Quantcast
ADVERTISEMENT

Obesity and Birth Defects

by Lori Sciame January 19th, 2018 | Health Observance
Pin It

pregnantWhat a woman weighs does matter – not so much to conform to society’s definition of beauty – but to ensure a positive birth outcome. Scientists and other health professionals don’t know exactly why, but babies born to women who can be categorized as obese have a higher incidence of birth defects. No mother wants to burden her child with health problems that could have been prevented, so it follows that those wishing to become pregnant should strive for a healthy weight before conceiving.  Exercise can help a woman obtain this important goal.

The Problem

Information provided in a February, 2009 Time magazine article explains women who are heavy “…before pregnancy were more than twice as likely to have an infant with spina bifida, nearly twice as likely to have a baby with other neural-tube defects, and more vulnerable to giving birth to babies with heart problems, cleft palate or cleft lip, abnormal rectum or anus development, and hydrocephaly, a condition in which excess spinal fluid builds up in the brain.”  The  article further suggests that the defects may result from undiagnosed diabetes in the mother, a poor diet in the mother, or screening problems due to excess fat deposits surrounding the womb.

The Solution

In a perfect world, a woman who wants to have a child will discuss her health status with her physician before becoming pregnant.  During this visit, the doctor recommends steps for the mother-to-be to take to ensure a healthy birth.  These steps can encompass following a healthy diet, taking supplements, quitting smoking and drinking, reducing stress, cutting out caffeine, and getting enough sleep.  In addition, any woman deemed as obese would be advised to lose weight by exercising.

Exercise Options

A physician can be a great resource for discussing what types of exercise to participate in to lose unwanted pounds.  Some time tested methods, such as walking, can benefit almost any woman.  Jogging, swimming, bicycling, also offer ways to burn unwanted calories.  As with any exercise plan, a woman should begin slowly and work her way up in intensity.  And instead of wishing for instantaneous weight reduction, budget up to a year for optimum results.  Remember, slow and steady weight loss beats too rapid of weight loss any day.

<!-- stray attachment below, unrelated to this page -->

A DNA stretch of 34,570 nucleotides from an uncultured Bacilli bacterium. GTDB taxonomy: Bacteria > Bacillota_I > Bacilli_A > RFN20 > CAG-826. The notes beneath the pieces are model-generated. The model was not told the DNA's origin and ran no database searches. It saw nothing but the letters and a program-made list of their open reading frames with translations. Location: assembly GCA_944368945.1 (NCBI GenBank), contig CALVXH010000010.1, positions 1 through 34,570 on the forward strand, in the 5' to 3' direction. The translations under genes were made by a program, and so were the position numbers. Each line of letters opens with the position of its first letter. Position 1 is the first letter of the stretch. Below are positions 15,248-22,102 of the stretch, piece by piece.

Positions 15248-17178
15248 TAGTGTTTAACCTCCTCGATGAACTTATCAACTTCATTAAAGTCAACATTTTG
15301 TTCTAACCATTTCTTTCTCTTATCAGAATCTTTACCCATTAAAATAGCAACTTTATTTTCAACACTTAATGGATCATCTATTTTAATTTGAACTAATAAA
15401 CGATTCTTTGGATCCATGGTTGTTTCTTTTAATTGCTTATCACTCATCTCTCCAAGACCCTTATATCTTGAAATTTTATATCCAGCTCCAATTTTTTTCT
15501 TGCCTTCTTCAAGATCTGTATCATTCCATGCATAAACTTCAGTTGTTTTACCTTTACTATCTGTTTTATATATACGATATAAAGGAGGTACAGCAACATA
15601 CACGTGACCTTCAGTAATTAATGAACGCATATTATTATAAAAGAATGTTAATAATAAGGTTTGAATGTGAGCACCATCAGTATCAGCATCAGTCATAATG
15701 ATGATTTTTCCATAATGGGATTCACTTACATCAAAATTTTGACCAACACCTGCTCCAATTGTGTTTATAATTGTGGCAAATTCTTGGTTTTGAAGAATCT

Overweight and Already Pregnant?

Sometimes a pregnancy isn’t planned.  What happens if an obese woman finds out she is pregnant?  The first thing she needs to do is visit a doctor as soon as possible.  A woman should never skip prenatal visits, and it is that much more important for an overweight woman to see her doctor often during a pregnancy.  Good care before a child is born DOES make a difference.

Conclusion

Although all birth defects can not be prevented, many can be.  By preparing for a healthy pregnancy, a couple can increase the chances their child will be born completely healthy. If a woman is obese, she should speak to her doctor about exercise and diet options to reach an appropriate weight before conceiving.

 

Post to Twitter Tweet This Post
Comments
Comments on Obesity and Birth Defects

All health and medical information is provided for educational purposes and is not meant to replace the medical advice or treatment of your healthcare professional.